The head of New Mexico’s medical marijuana program has quietly resigned, and nobody’s giving a reason.
Dominick Zurlo gave the state notice about two weeks ago that he’s leaving the job, a state Health Department spokeswoman confirmed Thursday, reports Steve Terrell at The New Mexican.
Aimee Barabe said she “couldn’t comment on a personnel matter” and referred all questions to Zurlo, who said he’s working for the state until November 28 and can’t make any comments, referring questions back to Barabe in an endless, circular game of pass the buck.
Zurlo resigned of his own accord, according to Scott Darnell, a spokesman for Governor Susana Martinez.
|Gov. Susana Martinez would like to shut down New Mexico’s medical marijuana program|
Some within the industry speculate that Gov. Martinez’s unfriendly stance towards New Mexico’s medical marijuana law could have been a contributing factor in Zurlo’s departure.
“The Governor’s position on the program is that she has always been concerned about putting state employees in the position of breaking federal law,” Darnell said. “However, her priorities lie with putting New Mexicans back to work and ensuring our kids get a quality education.”
Thanks for the campaign message, there, Darnell; we’ll support Gov. Martinez as soon as both hell and New Mexico freeze over.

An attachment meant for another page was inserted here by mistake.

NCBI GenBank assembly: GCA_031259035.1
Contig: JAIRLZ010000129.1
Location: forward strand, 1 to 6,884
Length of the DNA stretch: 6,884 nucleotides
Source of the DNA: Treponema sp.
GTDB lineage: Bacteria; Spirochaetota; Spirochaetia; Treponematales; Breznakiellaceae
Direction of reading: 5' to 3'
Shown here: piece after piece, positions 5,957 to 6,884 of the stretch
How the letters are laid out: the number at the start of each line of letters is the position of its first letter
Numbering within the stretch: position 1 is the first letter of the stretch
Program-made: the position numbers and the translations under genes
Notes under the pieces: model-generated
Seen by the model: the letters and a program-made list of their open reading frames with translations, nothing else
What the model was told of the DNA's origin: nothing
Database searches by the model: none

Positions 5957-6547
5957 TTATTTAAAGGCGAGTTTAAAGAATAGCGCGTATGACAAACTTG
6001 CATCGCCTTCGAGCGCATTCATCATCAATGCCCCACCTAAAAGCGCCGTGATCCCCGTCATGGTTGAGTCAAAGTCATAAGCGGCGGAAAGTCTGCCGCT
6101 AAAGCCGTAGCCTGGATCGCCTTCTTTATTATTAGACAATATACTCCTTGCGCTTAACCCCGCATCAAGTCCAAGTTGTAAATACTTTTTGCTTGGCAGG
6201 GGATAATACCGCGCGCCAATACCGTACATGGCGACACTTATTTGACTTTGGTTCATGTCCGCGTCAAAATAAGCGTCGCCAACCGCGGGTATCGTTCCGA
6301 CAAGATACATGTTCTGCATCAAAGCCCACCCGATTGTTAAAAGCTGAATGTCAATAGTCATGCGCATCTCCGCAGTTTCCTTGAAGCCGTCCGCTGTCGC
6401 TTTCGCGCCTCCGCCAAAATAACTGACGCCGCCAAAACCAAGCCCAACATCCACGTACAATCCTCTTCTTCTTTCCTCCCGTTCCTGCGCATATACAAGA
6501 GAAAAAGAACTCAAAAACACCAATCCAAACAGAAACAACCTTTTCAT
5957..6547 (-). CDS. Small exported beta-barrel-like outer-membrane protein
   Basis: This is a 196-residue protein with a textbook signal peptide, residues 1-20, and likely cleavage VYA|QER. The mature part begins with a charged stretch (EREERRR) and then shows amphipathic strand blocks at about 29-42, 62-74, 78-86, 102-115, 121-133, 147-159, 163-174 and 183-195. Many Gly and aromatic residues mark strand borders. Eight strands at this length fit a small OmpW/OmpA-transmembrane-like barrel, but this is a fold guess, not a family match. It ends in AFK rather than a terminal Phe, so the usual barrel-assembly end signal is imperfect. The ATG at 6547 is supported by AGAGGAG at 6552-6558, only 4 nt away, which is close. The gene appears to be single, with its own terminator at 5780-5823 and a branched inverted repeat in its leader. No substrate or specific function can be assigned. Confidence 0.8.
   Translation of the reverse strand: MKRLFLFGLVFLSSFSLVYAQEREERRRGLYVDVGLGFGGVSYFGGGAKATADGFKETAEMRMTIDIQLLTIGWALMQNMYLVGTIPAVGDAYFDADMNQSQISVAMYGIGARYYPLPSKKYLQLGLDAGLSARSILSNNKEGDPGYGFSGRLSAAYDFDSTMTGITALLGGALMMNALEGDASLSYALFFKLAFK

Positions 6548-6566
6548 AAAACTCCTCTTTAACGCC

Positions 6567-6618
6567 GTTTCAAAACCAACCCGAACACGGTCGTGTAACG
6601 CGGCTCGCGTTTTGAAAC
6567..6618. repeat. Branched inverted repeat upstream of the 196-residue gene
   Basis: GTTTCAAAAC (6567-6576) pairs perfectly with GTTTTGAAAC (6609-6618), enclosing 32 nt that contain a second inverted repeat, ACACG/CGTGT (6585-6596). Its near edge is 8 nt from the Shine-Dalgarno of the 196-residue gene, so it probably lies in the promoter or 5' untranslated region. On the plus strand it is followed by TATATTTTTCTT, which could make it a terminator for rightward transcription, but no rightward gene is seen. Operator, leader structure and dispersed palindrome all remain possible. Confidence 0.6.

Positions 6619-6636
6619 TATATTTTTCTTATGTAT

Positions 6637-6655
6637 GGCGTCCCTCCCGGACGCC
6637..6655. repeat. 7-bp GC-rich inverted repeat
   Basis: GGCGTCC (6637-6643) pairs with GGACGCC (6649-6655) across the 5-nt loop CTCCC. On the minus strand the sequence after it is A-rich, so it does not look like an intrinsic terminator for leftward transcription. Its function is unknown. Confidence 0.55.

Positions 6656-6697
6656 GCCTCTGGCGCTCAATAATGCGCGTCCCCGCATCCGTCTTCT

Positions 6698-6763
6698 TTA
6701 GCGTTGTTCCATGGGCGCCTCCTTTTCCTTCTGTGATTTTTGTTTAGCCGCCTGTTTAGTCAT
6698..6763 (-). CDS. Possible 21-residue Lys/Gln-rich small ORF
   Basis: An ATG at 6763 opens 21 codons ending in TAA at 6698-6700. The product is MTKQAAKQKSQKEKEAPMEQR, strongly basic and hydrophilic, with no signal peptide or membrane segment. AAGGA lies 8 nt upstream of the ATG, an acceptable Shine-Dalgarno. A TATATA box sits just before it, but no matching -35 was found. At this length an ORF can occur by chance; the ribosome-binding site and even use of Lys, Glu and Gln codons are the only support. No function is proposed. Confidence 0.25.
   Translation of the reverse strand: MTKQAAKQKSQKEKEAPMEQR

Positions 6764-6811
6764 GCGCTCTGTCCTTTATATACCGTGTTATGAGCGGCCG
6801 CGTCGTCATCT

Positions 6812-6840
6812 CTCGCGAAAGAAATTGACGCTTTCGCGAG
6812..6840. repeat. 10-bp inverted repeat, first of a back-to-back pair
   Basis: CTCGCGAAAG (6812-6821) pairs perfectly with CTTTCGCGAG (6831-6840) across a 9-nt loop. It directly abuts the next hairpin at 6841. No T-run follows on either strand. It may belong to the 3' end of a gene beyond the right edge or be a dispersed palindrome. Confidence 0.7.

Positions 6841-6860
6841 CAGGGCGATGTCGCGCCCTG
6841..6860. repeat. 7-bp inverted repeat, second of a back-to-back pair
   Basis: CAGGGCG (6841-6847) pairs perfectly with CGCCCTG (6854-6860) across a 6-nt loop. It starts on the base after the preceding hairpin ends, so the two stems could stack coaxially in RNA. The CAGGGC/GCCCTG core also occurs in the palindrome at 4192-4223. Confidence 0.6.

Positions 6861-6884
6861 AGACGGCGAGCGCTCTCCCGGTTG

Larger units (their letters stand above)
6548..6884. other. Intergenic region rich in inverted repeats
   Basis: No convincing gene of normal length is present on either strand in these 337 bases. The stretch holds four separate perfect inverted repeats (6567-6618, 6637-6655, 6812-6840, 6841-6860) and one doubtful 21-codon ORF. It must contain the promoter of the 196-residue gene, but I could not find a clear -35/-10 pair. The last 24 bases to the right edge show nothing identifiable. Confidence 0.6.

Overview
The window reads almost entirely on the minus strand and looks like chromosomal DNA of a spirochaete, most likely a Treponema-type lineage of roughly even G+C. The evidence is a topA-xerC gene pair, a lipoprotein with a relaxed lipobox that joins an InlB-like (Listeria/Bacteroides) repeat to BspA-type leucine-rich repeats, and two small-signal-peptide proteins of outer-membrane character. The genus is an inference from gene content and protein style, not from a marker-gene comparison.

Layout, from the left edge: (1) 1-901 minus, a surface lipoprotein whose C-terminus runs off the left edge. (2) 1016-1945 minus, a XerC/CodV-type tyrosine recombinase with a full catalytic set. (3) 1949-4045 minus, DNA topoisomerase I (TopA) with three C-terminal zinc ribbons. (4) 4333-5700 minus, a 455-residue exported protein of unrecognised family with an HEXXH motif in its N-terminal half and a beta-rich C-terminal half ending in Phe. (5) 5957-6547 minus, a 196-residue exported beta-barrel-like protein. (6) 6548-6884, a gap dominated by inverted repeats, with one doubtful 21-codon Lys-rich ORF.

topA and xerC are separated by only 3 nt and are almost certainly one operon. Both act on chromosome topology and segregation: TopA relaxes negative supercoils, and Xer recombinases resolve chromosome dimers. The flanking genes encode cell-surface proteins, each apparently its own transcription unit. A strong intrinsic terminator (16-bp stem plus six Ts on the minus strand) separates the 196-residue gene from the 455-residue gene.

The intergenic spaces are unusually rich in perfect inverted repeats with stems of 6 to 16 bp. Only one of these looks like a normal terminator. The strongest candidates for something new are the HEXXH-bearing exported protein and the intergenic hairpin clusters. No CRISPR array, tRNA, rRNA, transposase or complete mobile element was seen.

Department of Health Secretary Catherine Torres has been told “to simply ensure that the program is administered in accordance with the laws and regulations governing it,” according to Darnell.
Supporters of the New Mexico Medical Cannabis Program have worried that it’s been in danger since Gov. Martinez was elected.
Whenever reporters asked the very conservative Martinez about the program during her 2010 gubernatorial campaign, the Republican said she wants to get rid of the program, which was started in 2007 under her Democratic predecessor, Gov. Bill Richardson.
Martinez, so far at least, hasn’t made any open moves to shut down the medical marijuana program since taking office. Before the start of the regular session of the New Mexico Legislature in January, Martinez said eliminating the program would not be a priority during that 60-day session.
A bill to abolish the state’s medical marijuana program was pulled by its sponsor before it even got to a committee hearing.
“I’m not advocating that any medicine be taken away from people who need it,” claimed the sponsor, Rep. Jim Smith (R-Sandia Park), after he pulled the bill.
Almost 4,000 New Mexico residents have been approved for the program. Twenty-five nonprofit cultivators have been licensed by the state to grow and sell marijuana to the patients.